Gurumayi then invited Vani to read Baba’s second teaching on guru-tattva in Hindi.
Sṛṣṭi kī racnā ke pehle se hī guru tattva kā astitva thā, aur jal, pṛthvī, vāyu, agni va ākāsh kī hī tarah, yah sṛṣṭi ke ārambh se hī uskā ek bhāg hai. Guru tattva pratyek mẽ uskī antarātmā ke rūp mẽ vidyamān hai. Isliye jab ham guru ke prati apnā sammān prakaṭ karte hãi to ham apnī ātmā kā sammān kar rahe hote hãi. Shri guru ātmā hãi; ve anya ve anya kuch nahī, param citi hãi aur parmānand hãi.
Gurumayi expanded on Baba’s teaching about bliss—ānanda—by beginning the refrain of the abhanga by Tukārām Mahārāj: "Ānandātse Ḍohī." Everyone immediately joined their grateful voices to Gurumayi’s in singing,
Ānandātse ḍohī, ānanda taranga.
Ānadaci anga, ānandātse.
In the great flood of bliss, waves are surging
and they too are nothing but bliss.
for bliss is the nature of every particle of this body of bliss.
Tukārām’s words gave perfect expression to our own experience of the bliss abounding in our hearts. After we had sung the abhanga, Gurumayi asked Ami if prema kī nadī—the river of love—was flowing through the Intensive Hall in Gurudev Siddha Peeth.
“Yes!” Ami said. Many eyes had welled up with tears. These were rivers of love, Ami said, flowing from each heart and merging with the great ocean of Gurumayi’s love.
Gurumayi then asked Swami Ishwarananda to give a description of the Bhagavan Nityananda Temple in Shree Muktananda Ashram, so that everyone in Gurudev Siddha Peeth could visualize this sacred space. Swami Ishwarananda began, “As you come in the long entrance to the Temple, you see Bade Baba’s teaching inscribed over the archway: ‘The Heart is the hub of all sacred places. Go there and roam.’”
Swamiji added that as you continue walking toward the inner sanctum, you see Baba’s words inscribed above the next archway: ‘I owe my existence to my Shri Guru.’ “These teachings are written in gold,” Swamiji said. “And then when you cross the threshold, there is the golden form of Bade Baba.”
Gurumayi said, “Just like in Gurudev Siddha Peeth.”
Swamiji echoed this statement and then continued to describe the purple robes Bade Baba was wearing and the mauve roses placed around the mūrti and on the silver pādukās. These pādukās have been worshiped for decades, ever since this Temple was first built under Baba’s guidance in 1981, and expanded under Gurumayi’s guidance in 1986.
Speaking about the roses decorating the Temple, Gurumayi said that their shapes were like the full moon.
Swamiji then spoke about the platform on which Bade Baba is seated. It is made of the whitest marble, and on the front of the platform is an extraordinary etching of the syllable AUM, which was carved by a Siddha Yogi. Swamiji said, “Bade Baba sits on the symbol AUM; he rises from the symbol of AUM. This is his platform—the primordial sound.”
“AUM,” Gurumayi said. “Yes, it is the guru-tattva.”
Swami Ishwarananda then said, “Bhagavan Nityananda arises from the primordial and eternal guru-tattva, AUM.”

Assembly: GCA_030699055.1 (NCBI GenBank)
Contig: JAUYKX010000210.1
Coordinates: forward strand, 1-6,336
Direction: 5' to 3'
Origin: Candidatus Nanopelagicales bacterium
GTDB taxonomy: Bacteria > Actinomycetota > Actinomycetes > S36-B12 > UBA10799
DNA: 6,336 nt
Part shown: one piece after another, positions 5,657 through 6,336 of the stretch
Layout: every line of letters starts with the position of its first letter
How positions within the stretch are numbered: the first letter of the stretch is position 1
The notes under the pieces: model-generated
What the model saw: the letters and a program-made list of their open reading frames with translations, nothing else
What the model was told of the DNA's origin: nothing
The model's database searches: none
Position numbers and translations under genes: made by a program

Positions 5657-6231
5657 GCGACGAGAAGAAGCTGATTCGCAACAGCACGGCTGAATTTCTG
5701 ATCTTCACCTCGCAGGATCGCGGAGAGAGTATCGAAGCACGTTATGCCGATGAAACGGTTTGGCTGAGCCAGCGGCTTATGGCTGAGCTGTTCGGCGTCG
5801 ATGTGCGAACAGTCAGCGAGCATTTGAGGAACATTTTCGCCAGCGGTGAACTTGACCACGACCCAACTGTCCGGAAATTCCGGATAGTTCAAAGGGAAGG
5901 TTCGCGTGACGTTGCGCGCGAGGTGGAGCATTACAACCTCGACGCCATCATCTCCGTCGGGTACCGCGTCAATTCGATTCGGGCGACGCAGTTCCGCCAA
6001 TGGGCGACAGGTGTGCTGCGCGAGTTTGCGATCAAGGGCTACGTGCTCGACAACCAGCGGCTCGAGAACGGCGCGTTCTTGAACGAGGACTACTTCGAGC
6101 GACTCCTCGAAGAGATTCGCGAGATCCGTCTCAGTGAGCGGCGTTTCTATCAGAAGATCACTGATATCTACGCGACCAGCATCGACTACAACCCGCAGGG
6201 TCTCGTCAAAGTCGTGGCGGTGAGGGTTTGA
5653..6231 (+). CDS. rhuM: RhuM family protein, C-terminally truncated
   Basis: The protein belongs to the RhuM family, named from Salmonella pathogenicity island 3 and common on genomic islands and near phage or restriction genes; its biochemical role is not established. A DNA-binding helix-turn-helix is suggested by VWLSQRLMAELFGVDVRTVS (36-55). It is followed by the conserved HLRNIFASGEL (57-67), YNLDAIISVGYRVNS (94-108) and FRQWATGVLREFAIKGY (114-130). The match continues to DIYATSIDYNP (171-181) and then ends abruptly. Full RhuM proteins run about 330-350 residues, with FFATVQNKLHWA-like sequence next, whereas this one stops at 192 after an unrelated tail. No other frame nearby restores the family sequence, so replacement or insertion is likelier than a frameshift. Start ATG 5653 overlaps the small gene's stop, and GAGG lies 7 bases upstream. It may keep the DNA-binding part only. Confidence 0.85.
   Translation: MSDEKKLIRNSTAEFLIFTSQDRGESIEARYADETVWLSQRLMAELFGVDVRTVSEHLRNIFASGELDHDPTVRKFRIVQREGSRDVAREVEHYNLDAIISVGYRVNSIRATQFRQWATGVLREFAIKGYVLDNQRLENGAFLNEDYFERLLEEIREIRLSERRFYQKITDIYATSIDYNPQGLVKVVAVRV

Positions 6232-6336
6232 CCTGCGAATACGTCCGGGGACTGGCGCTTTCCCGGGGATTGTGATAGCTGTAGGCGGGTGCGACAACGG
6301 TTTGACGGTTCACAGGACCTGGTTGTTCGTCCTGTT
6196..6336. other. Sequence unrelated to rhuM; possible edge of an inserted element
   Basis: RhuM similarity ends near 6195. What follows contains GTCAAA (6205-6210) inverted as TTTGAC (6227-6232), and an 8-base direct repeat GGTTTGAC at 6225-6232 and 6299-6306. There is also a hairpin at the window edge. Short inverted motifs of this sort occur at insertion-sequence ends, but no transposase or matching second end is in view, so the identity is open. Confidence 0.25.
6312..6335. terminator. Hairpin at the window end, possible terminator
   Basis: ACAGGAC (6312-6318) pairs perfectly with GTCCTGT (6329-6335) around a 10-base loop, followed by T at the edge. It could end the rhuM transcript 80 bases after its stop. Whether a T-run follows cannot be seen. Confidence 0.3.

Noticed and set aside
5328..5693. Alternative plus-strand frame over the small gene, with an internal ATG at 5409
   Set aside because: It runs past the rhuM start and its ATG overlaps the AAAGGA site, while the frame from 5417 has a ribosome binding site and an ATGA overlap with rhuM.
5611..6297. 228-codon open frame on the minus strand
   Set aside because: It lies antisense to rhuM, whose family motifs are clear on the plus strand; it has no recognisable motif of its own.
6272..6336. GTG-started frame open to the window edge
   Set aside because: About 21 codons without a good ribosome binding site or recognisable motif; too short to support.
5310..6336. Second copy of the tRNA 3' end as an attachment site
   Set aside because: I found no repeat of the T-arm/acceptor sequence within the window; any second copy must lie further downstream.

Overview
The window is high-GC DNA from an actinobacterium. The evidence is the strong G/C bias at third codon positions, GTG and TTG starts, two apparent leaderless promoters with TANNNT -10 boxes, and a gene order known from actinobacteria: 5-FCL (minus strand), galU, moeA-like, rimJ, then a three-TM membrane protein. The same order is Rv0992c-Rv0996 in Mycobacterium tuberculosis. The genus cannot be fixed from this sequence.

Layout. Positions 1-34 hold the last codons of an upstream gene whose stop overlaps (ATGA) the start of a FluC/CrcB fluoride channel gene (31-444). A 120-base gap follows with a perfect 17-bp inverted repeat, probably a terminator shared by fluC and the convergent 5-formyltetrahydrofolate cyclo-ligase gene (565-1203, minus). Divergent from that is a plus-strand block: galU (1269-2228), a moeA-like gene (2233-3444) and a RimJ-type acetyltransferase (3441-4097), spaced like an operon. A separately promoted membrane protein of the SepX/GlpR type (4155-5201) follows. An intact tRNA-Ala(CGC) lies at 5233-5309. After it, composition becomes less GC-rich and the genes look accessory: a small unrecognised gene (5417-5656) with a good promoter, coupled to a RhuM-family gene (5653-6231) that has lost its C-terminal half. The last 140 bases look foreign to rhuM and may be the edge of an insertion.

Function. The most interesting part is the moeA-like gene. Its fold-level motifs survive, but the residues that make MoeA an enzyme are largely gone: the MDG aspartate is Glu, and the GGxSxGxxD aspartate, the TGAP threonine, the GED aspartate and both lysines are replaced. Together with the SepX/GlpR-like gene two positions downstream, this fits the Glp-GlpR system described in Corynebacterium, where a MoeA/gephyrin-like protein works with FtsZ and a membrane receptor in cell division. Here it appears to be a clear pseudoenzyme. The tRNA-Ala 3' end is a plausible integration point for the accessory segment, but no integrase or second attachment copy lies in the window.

Gurumayi requested Swamiji to speak about how much Bade Baba smiles and how many wishes he grants.
Swamiji said, “When you come into the Temple and have Bade Baba’s darshan, you may discover his radiant smile. His smile always carries the rays of benediction. The Temple is a place of abundant grace. So many prayers and wishes are granted by Bade Baba. And if you become very silent and enter your heart, he will speak to you there for sure.”
Gurumayi asked the Gurukula students in Gurudev Siddha Peeth if it was time for bed. Ami responded that everyone was shaking their heads—no! No one wanted the satsang to end.
Gurumayi asked if, in that case, the Gurukula students had anything they wished to say. Hearing Gurumayi’s question, we again experienced the immense generosity with which Gurumayi was giving her devotees the opportunity to be in her presence and offer their love and worship on this auspicious day.
Ami spoke into the microphone, saying that a group of sevites from the Music Department [Arpita Patel, Arati Belsare, Sarika Satibawane, Bhakti Thombare, Ruchi Shukla, Satyarupa Britton, Reena Sonawane, and Jasmina Patel] wished to sing an abhanga: Shri Guru Sārikhā, by the poet-saint, Jnāneshwar Mahārāj.
We would like to take a moment now to explain why the sevites may have chosen this abhanga to sing on Gurupurnima. In 2005 Gurumayi asked the Siddha Yoga meditation teachers to formalize the content of the Celebration Satsangs for seven of the main Siddha Yoga holidays, and to create standard templates for these satsangs that could be used in Siddha Yoga Ashrams and meditation centers around the world. The abhanga Shri Guru Sārikhā, which expresses gratitude for the Guru’s grace and protection, was selected to be part of the Gurupurnima Celebration Satsang.
The sevites sang a cappella:
Shri Guru sārikhā asatā pāthirākhā
Itarāntsā lekhā koṇa karī
My Guru’s protection is always behind me.
With this benediction, what more do I need?